scene is dominated by skeletons at war. A red horizon tells
of a distant burning landscape; black clouds of smoke rise
and merge in the sky. Skeletons sing in a nearby choir. They
march in huge armies. They take life using weapons of war.
They herd the living into a large box, lid held open by a
skeleton using a contraption of wood, rope and a pulley. One
skeleton pulls a rope to ring a bell. Another rides a starved
horse pulling a wooden cart filled with skulls. A raven perches
patiently behind the bony horse rider.
This surrealistic scene of a world dominated by skeletons
is not a scene from Halloween or the Mexican Day of the Dead.
It’s an oil painting on wood by the 16th-century Flemish painter
Pieter Brueghel, the elder. The painting hangs in the Prado
Museum in Madrid. It is a dark painting with remarkable detail.
Brueghel’s war-infected imagery is entitled The Triumph
I spent a long time examining the dozens of smaller scenes
incorporated into this allegorical portrayal of the simple
fate that befalls us all. I wrote down what I saw in my notebook,
as security guards noted I had stalled before the work. I
thought about how the skeletons must be busy in Iraq these
days. I then retreated to a narrow and little-used stairwell
in the Prado where I added to my notes and wrote a short poem
about the painting while sitting alone on a worn marble step.
I understood why the skeletons would exalt in war, since it
makes much larger numbers of dying humans available in a shorter
period. It’s certainly a far more efficient means to generate
death than peace. In one scene amid the painting’s action,
the skeletons collect coins of gold and silver in broken barrels.
Perhaps Brueghel was pointing out that even those who make
their money from mass death ultimately lose it to the means
of their enrichment.
The imagery from this painting by Brueghel would return to
my thoughts as I walked along the weedy streets of Belchite,
a Spanish town that has been left in ruins for over 65 years.
During the Spanish Civil War (1936-39), the skeletons reaped
a bumper harvest of young and old as piles of bodies filled
these streets. Many more people will see Brueghel’s painting
than will witness the ruins of this town, though both attest
to the mass death perpetrated by war.
Belchite is located about 35 miles south of the Spanish city
of Zaragoza. It is in an out of the way place that few visit.
I happened upon the town after rain had curtailed a hike in
the Pyrenees Mountains with my two 20-something kids. As we
considered alternatives for our last day on the road in Spain,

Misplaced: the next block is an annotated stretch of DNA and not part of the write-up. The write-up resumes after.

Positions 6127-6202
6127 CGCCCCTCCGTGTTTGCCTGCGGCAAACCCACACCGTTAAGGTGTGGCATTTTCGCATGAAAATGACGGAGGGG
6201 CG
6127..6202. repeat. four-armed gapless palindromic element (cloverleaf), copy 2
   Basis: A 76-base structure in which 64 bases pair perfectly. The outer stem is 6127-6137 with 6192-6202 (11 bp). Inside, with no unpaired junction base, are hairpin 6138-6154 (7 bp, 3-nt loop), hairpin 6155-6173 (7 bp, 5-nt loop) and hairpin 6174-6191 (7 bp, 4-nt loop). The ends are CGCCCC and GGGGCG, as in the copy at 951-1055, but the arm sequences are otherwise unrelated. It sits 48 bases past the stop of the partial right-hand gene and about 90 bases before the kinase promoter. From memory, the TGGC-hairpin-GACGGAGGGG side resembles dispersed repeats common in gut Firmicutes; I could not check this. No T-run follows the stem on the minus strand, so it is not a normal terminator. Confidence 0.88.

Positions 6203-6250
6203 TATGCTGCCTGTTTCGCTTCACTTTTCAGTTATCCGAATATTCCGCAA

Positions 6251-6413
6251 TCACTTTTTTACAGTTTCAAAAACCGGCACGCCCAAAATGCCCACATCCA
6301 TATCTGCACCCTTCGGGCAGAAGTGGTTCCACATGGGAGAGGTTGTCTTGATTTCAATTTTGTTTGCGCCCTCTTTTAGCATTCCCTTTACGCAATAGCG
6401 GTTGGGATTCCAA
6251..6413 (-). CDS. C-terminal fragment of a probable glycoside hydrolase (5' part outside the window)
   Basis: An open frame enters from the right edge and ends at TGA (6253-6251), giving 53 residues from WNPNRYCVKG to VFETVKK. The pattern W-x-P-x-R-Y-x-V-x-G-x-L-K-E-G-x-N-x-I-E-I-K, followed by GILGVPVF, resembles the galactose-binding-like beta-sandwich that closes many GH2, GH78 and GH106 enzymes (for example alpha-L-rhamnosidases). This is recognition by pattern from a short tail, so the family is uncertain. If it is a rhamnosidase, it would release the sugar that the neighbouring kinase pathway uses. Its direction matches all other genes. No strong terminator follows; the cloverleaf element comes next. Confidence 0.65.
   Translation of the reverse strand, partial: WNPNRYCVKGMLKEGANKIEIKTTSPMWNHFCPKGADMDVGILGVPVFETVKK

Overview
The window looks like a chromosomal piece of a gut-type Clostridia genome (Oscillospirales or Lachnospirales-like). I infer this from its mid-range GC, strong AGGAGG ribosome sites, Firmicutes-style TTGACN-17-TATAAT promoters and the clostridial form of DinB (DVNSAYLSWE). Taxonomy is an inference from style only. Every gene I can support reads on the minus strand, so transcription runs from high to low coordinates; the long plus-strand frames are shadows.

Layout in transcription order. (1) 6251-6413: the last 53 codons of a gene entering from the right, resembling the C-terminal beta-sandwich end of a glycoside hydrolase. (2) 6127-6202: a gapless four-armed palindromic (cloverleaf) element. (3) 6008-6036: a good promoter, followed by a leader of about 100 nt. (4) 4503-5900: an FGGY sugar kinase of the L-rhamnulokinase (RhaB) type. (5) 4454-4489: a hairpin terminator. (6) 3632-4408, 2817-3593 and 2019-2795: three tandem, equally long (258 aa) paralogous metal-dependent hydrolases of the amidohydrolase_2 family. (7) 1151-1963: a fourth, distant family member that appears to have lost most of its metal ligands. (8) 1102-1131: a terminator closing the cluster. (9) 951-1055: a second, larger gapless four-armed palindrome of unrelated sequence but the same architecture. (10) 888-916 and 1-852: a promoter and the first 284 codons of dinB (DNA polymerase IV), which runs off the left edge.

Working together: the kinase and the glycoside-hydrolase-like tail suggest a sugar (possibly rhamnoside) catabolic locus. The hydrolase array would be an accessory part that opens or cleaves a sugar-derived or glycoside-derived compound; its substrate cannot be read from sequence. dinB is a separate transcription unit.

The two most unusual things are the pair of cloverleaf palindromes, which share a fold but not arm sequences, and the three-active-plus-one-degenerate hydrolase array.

my son, Noah, uncovered a short reference to the town in one
of the books we had brought along.
It was in Belchite that the Fascist army of Francisco Franco
faced off against Loyalist forces who were heavily reinforced
by the Abraham Lincoln Brigade, a unit of volunteer fighters,
many of whom came from the United States. On Aug. 24, 1937,
a terrible battle ensued along these streets. Fierce fighting
took place as the battle moved from building to building.
Thousands would die here. Only ghosts remain.
It was an overcast and drizzly day as we entered Belchite
through a building that arched over the main street of the
ruin. Once through the arch, the dramatic degree of destruction
that occurred here quickly became evident. Even after 65 years,
the level of destruction renders one silent, like entering
a graveyard or visiting a place where ghosts are known to
gather. The only sounds in this town were the crunch of our
steps in the rubble, the soft rattle of an occasional light
rain hitting the bricks and mortar strewn along the streets
and the low whistle of wind passing through paneless windows.
Walking along, I noticed how many of the facades of the buildings
were still intact, but their side walls, roofs and back walls
were reduced to piles of rubble. According to eyewitness accounts
I would later read, much of the fighting moved through the
walls of these buildings, as troops busted through side walls
with pickaxes, tossed in hand grenades and shot anything that
moved. There wasn’t a piece of glass left unbroken in the
town. As the carnage grew, the dead were piled in the streets,
burned with gasoline and reduced to ash and a dark smoke that
rose with a sickly stench. The town’s rats grew fat.
Control of the town would flip between the Fascists and the
Loyalists over time. Franco’s forces finally prevailed, but
in the end, the town was so destroyed that it was deemed not
worth rebuilding. As in Brueghel’s The Triumph of Death,
the skeleton armies ultimately claimed victory, carrying away
the lives of many and leaving what had been a vibrant town
shattered and in ruins.
Today a new Belchite exists next to the ruins, which are now
a national monument. For many today the ruins recall those
who fought against fascism in Spain. For me, it also remains
a lingering testament to the destruction of war where death
always becomes the ultimate victor. For me, Belchite also
remains an unpainted scene from Brueghel.